Alevi Muslims, who had already registered as an association, established the Alevi Culture Foundation, an NGO, in order to receive funding and donations. The “government” recognized the foundation during the year, the first time it had done so for a non-Sunni religious institution. The foundation had the right to request a tax exemption from the “Ministry of Finance” after providing proof its commercial activities were carried out for charitable purposes, but it had not yet carried out any commercial activities or requested a tax exemption. After it was established, it received 250,000 Turkish Lira ($85,675) from the “government” in May for construction of what would be the first cemevi (Alevi house of worship) in Cyprus. Construction of the cemevi began in 2007 but was delayed for lack of funds. There were no reports of other religious groups or of foundations linked to them attempting to register during the year.
The “Religious Affairs Department” staffed 190-200 mosques, all Sunni, with 360 imams. Members of the majority Sunni religious community voiced concerns the “government” was interfering with religious affairs by selecting imams.
Catholic students at Near East University were granted use of a multipurpose room for celebrating Mass in March. Beginning in November 2014, Catholics at Eastern Mediterranean University also had regular access to campus facilities to celebrate Mass.
Turkish Cypriot authorities restricted access to Greek Orthodox, Maronite Catholic, and Armenian Orthodox places of worship. Greek Orthodox and Maronite Catholics could not freely visit religious sites located in Turkish military zones in the area administered by Turkish Cypriots. One Greek Orthodox monastery was open for prayer but still required special permission for Mass.
Turkish Cypriots eased restrictions on holding regular religious services in certain churches, although they did not approve all requests. UNFICYP reported of 128 requests, 88 were approved. Eleven additional requests sent directly to the Turkish Cypriot authorities were also approved.
The Turkish Cypriot authorities allowed church services to take place in the following 14 churches for the first time in 40-50 years: Panagia Monastery in Agillar/Mandres; Church of Ayios Georgios of Xalona in Bostanci/Zodia; Church of Saint George in Alsancak/Karava; Church of Ayia Irene in Akdeniz/Ayia Irene; Church of Ayios Afxentios in Buyukkonuk/Komi Kepir; Church of Timios Prodromos in Bogazici/Lapathos-Ammochostos; Church of St. Marina in Tepebasi/Diorios; Church of Ayia Foteini in Yesilkoy/Ayios Andronikos; Church of Panagia Galaktotrofousa in Balikesir/Palaikythro; Church of Archangelos Michael in Yenierenkoy/Ayialousa; Church of the Christ the Savior in Gecitkale/Lefkoniko; Church of Saint Epifanios in Yildirim/Milia; and the Church of Artemios in Gazikoy/Afancia.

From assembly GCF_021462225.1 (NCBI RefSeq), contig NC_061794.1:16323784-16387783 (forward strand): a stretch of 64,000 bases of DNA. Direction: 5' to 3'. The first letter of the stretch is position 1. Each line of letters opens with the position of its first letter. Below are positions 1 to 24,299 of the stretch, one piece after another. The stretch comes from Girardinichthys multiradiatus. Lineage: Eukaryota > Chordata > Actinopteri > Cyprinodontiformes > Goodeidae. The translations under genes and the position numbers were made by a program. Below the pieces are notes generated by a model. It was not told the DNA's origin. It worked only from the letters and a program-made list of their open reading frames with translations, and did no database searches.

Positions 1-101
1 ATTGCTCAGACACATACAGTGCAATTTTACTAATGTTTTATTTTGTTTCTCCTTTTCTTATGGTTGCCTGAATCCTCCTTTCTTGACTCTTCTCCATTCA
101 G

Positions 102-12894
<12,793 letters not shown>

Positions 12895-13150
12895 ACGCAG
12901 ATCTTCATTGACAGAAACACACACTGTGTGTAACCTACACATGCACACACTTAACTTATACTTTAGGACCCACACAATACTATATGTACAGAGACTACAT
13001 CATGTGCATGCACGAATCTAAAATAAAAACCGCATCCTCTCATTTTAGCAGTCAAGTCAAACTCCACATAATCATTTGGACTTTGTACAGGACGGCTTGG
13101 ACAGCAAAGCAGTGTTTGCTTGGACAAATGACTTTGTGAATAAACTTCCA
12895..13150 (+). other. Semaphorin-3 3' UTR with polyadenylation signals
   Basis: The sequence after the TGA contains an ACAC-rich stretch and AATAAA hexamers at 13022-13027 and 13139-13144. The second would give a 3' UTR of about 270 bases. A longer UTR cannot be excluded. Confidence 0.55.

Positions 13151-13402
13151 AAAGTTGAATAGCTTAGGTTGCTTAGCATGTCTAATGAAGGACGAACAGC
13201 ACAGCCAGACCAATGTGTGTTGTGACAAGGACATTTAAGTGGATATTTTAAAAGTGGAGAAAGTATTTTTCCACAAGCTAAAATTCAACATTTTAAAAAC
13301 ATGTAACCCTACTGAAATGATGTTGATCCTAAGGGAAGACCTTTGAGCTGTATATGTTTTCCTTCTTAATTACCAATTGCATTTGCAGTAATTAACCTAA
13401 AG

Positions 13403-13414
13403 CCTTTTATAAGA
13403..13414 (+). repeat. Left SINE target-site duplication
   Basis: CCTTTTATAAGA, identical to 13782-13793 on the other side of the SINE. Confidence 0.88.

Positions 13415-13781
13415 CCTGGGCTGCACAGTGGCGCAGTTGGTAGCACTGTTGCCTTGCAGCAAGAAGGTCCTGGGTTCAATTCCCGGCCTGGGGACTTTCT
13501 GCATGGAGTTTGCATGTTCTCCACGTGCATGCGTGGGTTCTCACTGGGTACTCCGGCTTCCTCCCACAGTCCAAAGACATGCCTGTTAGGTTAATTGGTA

Religious groups continued to complain that religious items, including icons, were held in storage rooms or displayed in museums against the wishes of the communities to whom they are sacred.
In September the press reported restoration work at the Maronite St. George Church in Kormacit/Kormakitis village had stopped because authorities did not give the necessary permission for the restoration. According to a Maronite representative, the group had applied for the permit at the wrong office. He stated that after the error was discovered, the authorities promptly issued the permit and the restoration was completed in December.
Some non-Sunni Muslims lacked places of worship and funding to construct such facilities. An Alevi NGO reported that initially, due to the lack of a house of worship, Alevis were required to conduct funerals inside mosques, contrary to their traditions. They also said they perceived favoritism in “state” funding toward the Sunni Muslim population through financing of mosque construction and support for administration of mosques.
Turkish Cypriot religious groups reported Muslim parents seeking to send their children to religious summer courses faced strong public criticism from secular community members, particularly local “government” teachers.
Some Alevis and Christians stated that the mandatory religious education in schools was overly focused on Sunni Islam and their children had no formal recourse to opt out of the classes.
Some minority religious groups reported Turkish Cypriot authorities, including the police, monitored their activities. A Greek Orthodox priest reported heavy police presence during church services, including police inside the church videotaping services held by the enclaved Greek Cypriot community (i.e., those living permanently in the north). Visiting Greek Orthodox worshippers were also accompanied by a heavy police escort. Turkish Cypriot representatives stated the purpose of the police presence was to provide security and protect religious icons and artifacts; however, religious groups said they viewed the police presence as intimidation and harassment.
An Orthodox bishop reported the Turkish Cypriot tourism authorities allowed a Turkish television production company to film a scene from the drama “Valley of the Wolves” at the St. Barnabas Monastery in August without informing the Church of Cyprus. The bishop stated he was offended by this, calling it a “desecration.”